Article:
Monday, May 21, 2012

Algorithms doing ethics work

In a Wired Magazine interview with the Israeli Air Force they report the following:
 the notion of “mathematical formulas that solve even the difficult ethical dilemmas in place of human pilots.” The air force has been developing technologies for quite some time now that can divert missiles in midair if all of a sudden a civilian pops up near the target, but often this kind of thing happens too quickly even for the most skilled operators. It’s part of an uneven, decade-long IAF effort to try to bring down collateral damage — a necessity, since the air force fights asymmetric enemies in densely populated areas. But this is something the IAF is keen to develop even more. The concept of a computer taking over almost all the functions of this kind of thing is very tricky, though; you can’t very well say at a war crimes tribunal that you’re not responsible for unintended deaths, or tell the judge it was all the algorithm’s fault.
Whereas  philosophers have time to think about ethical scenarios, professionals who have to make ethically responsible decisions are generally forced to utilize an algorithm. In any case, algorithms are far better at getting certain kinds of things right than humans are, and  assessments of damage are probably one of them, or could be made to be one of them. So one would think that this is a very positive step. Assuming no weapon is immune from being used to create collateral damage (or anything that fall under "double effect") an algorithm designed to minimize that would be worth developing. In cases like this, an algorithm will not be responsible for unintended deaths, they will be responsible for all the deaths that did not occur.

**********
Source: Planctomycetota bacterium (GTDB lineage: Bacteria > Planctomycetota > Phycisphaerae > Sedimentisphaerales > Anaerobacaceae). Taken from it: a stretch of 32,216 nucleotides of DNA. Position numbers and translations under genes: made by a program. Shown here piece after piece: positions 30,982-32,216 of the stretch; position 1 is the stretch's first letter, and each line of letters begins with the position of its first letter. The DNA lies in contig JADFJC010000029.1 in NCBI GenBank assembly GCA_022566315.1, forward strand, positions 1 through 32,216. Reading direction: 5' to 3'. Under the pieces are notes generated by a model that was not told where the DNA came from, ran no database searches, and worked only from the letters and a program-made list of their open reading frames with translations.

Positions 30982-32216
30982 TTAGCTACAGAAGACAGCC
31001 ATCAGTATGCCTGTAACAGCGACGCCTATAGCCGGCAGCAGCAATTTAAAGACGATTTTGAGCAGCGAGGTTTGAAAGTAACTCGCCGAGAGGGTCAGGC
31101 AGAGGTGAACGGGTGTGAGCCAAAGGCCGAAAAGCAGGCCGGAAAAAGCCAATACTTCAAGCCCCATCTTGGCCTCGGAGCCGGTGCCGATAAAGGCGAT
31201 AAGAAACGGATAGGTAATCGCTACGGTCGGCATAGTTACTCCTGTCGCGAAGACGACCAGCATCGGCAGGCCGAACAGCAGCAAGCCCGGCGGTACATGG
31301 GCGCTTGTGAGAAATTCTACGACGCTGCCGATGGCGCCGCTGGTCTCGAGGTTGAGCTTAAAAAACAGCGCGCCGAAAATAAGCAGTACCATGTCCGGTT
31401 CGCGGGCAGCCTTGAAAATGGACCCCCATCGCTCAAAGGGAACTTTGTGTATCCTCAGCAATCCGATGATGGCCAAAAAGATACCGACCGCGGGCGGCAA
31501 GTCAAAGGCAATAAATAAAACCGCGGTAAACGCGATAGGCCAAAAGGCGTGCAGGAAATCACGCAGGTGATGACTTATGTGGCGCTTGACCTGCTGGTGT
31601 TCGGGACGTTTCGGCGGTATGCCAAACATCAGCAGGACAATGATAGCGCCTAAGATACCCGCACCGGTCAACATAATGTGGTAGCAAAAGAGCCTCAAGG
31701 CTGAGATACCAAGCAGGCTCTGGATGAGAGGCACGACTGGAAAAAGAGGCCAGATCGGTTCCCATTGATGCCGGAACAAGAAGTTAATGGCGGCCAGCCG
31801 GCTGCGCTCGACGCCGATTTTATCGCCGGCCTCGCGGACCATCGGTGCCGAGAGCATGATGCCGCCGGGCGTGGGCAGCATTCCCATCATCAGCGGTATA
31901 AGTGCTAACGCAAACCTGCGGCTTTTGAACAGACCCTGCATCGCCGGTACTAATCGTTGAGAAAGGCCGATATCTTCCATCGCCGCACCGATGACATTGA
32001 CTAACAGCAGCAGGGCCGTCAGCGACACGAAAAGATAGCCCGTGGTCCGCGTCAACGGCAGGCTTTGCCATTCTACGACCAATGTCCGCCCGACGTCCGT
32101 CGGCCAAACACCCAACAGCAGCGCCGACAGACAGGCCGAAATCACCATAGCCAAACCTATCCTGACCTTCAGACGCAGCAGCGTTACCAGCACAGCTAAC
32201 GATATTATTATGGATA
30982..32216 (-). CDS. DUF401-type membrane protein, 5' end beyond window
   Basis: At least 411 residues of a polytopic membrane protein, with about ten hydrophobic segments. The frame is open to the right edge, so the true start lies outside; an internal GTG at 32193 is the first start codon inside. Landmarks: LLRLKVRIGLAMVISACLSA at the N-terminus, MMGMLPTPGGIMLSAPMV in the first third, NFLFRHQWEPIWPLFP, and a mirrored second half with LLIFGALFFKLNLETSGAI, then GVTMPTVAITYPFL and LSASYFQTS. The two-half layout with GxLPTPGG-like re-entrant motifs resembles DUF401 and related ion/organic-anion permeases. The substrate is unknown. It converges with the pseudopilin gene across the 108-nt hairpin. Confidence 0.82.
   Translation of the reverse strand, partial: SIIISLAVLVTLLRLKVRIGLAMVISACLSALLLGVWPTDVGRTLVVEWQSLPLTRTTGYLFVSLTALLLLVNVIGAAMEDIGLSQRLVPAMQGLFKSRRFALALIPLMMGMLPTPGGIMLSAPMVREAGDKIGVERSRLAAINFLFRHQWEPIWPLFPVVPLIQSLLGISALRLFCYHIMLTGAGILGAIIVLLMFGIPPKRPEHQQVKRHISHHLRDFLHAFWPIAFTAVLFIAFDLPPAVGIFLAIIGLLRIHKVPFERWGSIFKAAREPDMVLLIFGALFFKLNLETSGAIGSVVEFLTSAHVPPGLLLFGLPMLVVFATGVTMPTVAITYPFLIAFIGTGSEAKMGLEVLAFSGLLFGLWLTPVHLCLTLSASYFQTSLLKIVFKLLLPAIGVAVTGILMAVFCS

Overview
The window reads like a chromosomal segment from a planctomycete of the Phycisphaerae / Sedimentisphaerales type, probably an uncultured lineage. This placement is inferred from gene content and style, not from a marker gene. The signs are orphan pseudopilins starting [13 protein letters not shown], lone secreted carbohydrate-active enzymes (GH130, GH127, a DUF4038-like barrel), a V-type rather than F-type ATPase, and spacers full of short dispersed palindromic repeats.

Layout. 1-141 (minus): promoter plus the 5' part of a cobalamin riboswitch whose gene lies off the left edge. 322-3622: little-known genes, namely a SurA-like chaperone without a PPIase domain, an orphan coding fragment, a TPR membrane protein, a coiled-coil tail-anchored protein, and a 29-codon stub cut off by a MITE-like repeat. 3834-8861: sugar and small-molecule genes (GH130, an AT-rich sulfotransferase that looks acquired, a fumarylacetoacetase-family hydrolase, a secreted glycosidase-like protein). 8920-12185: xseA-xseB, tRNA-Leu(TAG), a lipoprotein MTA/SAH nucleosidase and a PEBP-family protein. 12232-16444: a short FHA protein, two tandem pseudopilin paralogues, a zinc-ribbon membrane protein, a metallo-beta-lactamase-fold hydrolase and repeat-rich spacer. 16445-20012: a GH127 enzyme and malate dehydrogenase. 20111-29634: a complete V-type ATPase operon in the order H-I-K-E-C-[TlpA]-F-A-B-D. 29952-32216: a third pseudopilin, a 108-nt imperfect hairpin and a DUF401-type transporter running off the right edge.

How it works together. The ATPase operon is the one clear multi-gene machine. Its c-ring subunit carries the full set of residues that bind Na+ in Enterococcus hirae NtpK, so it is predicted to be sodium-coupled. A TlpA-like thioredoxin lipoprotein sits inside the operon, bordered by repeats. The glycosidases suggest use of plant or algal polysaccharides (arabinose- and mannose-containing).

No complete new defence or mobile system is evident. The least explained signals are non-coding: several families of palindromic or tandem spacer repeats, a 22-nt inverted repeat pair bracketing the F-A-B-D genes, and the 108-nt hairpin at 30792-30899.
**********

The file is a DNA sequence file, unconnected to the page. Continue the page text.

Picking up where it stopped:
More interestingly is as follows. It is likely easy to be a utilitarian here. The goal of an algorithm can be to reduce collateral casualties. But what else could an "ethics algorithm" be made to do? It could be made to weigh the possibility of a certain amount of injury and damage against a certain amount of death. It might be able to weigh the ethical repercussions of destroying certain targets against the mission ends. This would force philosophers to really think about what "proportionality" means. It might be able to weigh one type of collateral damage against another (say, hitting a full school or a half-full medical center.) What else should such an algorithm try to do?


1 comment:

  1. Short comment; one name to draw your own conclusion : Robert McNamara